JP Duminy attends a press conference at the Riverside Ground, in Chester-le-Street, the UK, June 27 2019. Picture: LINDSEY PARNABY / AFP
JP Duminy attends a press conference at the Riverside Ground, in Chester-le-Street, the UK, June 27 2019. Picture: LINDSEY PARNABY / AFP

Chester-le-Street — Just like he did half a world away almost 11 years ago, JP Duminy stepped up to take responsibility at the Riverside on Thursday.

"It is disappointing, yes; it is not the biggest disappointment," he said about being overlooked for four of SA’s seven games at the World Cup.

"The most disappointing part has been our team performance and I think it would be amiss of me not to mention how disappointed we are particularly letting all our fans down.

"It’s been pretty dismal on our part and we wish we could point to the reason we haven’t performed. We’ve put in a lot of effort in our preparation, our strategy, and going out there with a strong mindset.

"But, unfortunately, we haven’t been able to produce and execute our plans and that’s been the most disappointing part for all of us.

"We want to apologise to the public and the SA fans for letting them down.

"When you represent your country it is always a proud moment and you understand that you represent 50, 60-million people. And when you put in performances like that you almost feel ashamed."

It was not fair on Duminy, considering he has played in not quite half of SA’s calamitous campaign, but someone had to take the bull by the horns.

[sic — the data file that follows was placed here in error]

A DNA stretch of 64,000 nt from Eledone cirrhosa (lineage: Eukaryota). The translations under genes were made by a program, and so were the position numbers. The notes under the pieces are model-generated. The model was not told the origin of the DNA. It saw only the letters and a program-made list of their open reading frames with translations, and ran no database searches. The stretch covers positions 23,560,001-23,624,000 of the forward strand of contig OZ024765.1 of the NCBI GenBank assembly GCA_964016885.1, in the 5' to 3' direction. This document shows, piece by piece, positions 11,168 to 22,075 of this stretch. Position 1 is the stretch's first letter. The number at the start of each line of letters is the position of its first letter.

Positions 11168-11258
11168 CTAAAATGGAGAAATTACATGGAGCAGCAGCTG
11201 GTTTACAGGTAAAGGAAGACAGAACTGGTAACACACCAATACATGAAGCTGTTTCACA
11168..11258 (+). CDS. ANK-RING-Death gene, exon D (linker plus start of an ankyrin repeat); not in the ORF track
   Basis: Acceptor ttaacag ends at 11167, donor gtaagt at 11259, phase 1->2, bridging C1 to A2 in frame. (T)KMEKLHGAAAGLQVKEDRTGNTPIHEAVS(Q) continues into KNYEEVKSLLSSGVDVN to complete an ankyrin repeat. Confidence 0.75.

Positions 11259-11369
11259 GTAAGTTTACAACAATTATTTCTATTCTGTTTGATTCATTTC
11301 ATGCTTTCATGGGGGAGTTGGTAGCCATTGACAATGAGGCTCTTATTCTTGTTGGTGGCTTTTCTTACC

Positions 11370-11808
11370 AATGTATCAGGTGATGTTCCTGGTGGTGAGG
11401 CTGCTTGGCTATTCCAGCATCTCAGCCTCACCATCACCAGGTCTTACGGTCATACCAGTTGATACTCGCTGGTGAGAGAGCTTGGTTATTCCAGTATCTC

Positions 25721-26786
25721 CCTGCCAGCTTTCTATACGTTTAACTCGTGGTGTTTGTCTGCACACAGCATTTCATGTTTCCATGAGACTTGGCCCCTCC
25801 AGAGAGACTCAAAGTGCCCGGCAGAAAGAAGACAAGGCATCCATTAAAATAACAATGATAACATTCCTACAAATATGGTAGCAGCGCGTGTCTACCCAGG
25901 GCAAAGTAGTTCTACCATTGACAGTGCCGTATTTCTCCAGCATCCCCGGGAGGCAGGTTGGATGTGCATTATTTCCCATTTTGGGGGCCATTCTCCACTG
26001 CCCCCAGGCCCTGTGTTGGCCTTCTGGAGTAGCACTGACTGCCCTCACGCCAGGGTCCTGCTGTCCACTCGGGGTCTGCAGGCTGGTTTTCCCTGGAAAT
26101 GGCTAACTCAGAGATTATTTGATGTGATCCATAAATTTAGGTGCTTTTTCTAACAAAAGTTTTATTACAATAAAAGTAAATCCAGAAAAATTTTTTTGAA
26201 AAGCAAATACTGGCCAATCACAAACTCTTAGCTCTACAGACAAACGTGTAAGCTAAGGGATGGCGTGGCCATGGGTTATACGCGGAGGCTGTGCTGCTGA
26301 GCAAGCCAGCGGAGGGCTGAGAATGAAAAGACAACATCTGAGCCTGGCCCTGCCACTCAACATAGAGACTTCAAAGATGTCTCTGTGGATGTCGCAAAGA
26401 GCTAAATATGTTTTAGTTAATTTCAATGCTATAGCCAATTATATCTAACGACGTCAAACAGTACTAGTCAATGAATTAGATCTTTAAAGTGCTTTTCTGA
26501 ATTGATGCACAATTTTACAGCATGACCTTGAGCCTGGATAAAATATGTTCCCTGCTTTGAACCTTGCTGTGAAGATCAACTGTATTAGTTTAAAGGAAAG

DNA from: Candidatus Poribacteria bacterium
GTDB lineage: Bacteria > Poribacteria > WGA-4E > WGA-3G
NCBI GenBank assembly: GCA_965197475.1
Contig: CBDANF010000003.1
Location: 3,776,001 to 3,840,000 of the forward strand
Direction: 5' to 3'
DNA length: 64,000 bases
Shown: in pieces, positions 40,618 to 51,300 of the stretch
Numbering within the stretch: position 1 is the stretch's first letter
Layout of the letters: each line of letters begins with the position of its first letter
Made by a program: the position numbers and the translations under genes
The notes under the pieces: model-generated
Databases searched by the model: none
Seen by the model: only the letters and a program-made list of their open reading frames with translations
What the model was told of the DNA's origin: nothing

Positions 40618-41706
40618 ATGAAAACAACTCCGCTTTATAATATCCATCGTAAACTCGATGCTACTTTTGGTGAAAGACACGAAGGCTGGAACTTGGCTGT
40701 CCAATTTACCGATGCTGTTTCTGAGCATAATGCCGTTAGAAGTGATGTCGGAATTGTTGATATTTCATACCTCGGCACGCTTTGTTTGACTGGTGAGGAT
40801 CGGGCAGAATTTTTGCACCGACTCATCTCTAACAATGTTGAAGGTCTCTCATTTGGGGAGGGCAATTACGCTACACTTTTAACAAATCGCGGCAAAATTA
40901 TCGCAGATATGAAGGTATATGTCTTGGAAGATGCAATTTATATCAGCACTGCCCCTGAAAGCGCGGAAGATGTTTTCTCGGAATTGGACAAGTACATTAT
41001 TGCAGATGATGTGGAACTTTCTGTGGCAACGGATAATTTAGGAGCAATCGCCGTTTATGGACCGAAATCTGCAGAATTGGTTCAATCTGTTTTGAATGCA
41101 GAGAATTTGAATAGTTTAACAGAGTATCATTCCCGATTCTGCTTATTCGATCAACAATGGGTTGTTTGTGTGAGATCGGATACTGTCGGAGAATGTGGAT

Like he did at Melbourne in December 2008, when he walked to the crease at 126/4 and batted through the remaining six partnerships to take his team to 459 — a key piece of the puzzle that was SA’s first Test series win in Australia.

His 166 was then unarguably the most important and consequential innings in SA’s history, and it remains the defining moment in the career of a diamond that has never again dazzled like it should have.

And now it is too late: Duminy will take his leave of international cricket after the World Cup, a wretched sign-off to a career of what might have been. SA have endured the worst of their eight fruitless attempts to win the title.

They have won only one of their seven games — beating lowly Afghanistan — and lost five others, including to Bangladesh.

SA play Sri Lanka on Friday in a game that no longer matters to them. It does matter to the Lankans, who should reach the semis if they win and again against West Indies on Monday and India next Saturday.

The Proteas batting has been exposed as unreliable, not least because the pace attack that has served to paper over the cracks for years has been decimated by injury. Worse, despite years of careful planning they have played well below themselves.

But Duminy hinted the team’s biggest problems went beyond matters of batting and bowling. "I’ve always been a big fan of the mental side of the game, so that is an important facet that we need to make sure we cover," he said.

"Are things put in place for us to be mentally fresh and
mentally strong when it comes to the pressure moments of
the game?

"Those are kind of things that we want to reflect on."

"This has been my third World Cup, and coming here [I was] pretty confident that I could put in big performances for the team, and I’ve not been able to do that. I walk away feeling pretty disappointed with that, and I think everybody will have that self-reflection."

Plenty of reflection has been flung at Duminy and his teammates like dung — much of it by former SA players, who seem to have forgotten that they never won a World Cup.